Alternatively, truck manufacturers may choose to accommodate individual customers by making a 'commercial decision' and adjusting contract hire prices to cover the risks and maintenance implications of high biodiesel blends. Oil issues All Euro-6 trucks have diesel particulate filters in their exhaust after-treatment boxes. These are 'wall-flow' filters that force the exhaust gas through the filter substrate's porous walls, trapping even the smallest sooty particulates and ash. This ash is principally the burnt remnants of metallic additives in the tiny amount of engine oil that gets past piston rings into the exhaust stream.

These oils produce less ash, so the DPF needs cleaning less often. Their low sulphur and phosphorus content is also kinder to catalysts. This has implications if you currently use one of the popular E7 mineral oils or a more expensive semior fully-synthetic E4: neither is right for Euro David Spence, channel marketing manager for Chevron Lubricants, the company behind Texaco Ursa oils, explains that, although still mineral-based, E9 oils can deliver low-SAPS performance because they are made from low-sulphur group II base oil which goes through additional processing when compared to the group I base oil used for E7 oils.

Many E6 oils are synthetic or semi-synthetic oils, so will be more costly; they excel at piston cleanliness and are more likely to be stipulated for the longest drain intervals at Euro However, group II premium base oils can also be used in the manufacture of E6 oils, enabling a cost-effective formulation. The other important aspect of Euro-6 engines so far as oil is concerned is that most use exhaust gas recirculation EGR to varying extents.

Recirculated gas is extracted from the exhaust manifold before reaching the after-treatment box and so is not as clean as that from the tailpipe. It not only contains more soot particularly since EGR is associated with retarded injection timing but is also acidic. Resistance to thickening as the oil's soot content increases is essential for the longest drain intervals, so top-tier oils able to meet both E9 and E6 criteria will be the cream of the crop at Euro They are also backwardly compatible, replacing E4 and E7 oils for Euro-4 and -5 engines.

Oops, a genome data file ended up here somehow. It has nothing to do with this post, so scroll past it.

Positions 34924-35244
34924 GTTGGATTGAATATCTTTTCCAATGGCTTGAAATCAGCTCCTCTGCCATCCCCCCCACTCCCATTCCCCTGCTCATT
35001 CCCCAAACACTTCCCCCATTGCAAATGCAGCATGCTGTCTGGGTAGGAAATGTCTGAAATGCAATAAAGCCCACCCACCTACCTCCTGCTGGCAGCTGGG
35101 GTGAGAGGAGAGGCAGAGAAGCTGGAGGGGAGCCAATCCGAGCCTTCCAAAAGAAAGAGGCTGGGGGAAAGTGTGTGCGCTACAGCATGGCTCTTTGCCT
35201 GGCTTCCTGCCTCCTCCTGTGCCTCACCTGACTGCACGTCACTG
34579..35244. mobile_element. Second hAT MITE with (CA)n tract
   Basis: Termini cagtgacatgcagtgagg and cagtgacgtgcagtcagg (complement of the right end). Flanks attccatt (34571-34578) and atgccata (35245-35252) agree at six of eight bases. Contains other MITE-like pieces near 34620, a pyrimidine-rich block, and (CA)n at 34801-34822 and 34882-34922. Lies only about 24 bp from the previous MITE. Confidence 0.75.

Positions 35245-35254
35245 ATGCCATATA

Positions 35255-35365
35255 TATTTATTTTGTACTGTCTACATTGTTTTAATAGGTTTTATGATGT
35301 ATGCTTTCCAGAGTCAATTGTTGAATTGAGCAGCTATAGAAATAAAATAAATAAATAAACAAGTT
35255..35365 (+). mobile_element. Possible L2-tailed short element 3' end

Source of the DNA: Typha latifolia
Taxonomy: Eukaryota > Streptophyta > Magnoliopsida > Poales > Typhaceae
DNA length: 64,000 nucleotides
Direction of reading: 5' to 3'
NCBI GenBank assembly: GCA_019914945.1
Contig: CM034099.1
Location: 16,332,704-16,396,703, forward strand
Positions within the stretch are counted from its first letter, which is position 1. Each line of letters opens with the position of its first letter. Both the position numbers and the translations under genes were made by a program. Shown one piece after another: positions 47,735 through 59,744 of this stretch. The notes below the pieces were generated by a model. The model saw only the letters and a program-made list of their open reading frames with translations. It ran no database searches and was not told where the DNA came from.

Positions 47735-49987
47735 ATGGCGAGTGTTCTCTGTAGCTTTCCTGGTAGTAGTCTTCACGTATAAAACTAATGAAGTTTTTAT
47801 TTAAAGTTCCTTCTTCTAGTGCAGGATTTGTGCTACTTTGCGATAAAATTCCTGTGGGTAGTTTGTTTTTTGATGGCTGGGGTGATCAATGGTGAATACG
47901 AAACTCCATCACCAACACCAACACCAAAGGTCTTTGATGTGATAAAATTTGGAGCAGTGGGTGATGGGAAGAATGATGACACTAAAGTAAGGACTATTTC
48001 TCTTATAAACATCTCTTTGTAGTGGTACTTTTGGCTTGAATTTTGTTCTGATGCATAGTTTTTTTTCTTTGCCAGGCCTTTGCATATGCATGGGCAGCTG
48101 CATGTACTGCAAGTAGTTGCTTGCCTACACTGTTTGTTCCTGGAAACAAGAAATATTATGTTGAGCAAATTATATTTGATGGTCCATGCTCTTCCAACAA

This mixed-fleet versatility could be a big plus on a practical level, avoiding the risk of mis-filling a Euro-6 engine with non-low-SAPS oil. A review of Euro-6 engines shows that despite the spread of EGR, manufacturers are maintaining the same oil drain intervals as at Euro Most achieve this even without increasing engine oil capacity: one notable exception is Cummins, which has larger sumps on its ISB engines, including those rebranded as Paccar in Dafs.

Capacity on the six-cylinder, 6. SCR-only engines from Iveco and Scania avoid late injection and have no EGR, so their oil is likely to stay cleanest of all, maximising drain intervals.

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We can expect oil consumption to reach an all-time low in Euro-6 engines. Oil in the exhaust contributes to particulate emissions, so truck manufacturers have done their utmost to avoid this.

Attention to piston oil-control rings and use of closed crankcase ventilation means very little oil should get into a Euro-6 exhaust. Mercedes, for example, says oil consumption will be half Euro-5's level. He is referring to a shift from traditional 15Wand 10W oils towards low-viscosity 10Wand 5W oils that reduce viscous drag inside the engine and so save fuel.

This is non-combustible material, not to be confused with the sooty particulates in the DPF that should be burnt off via regeneration.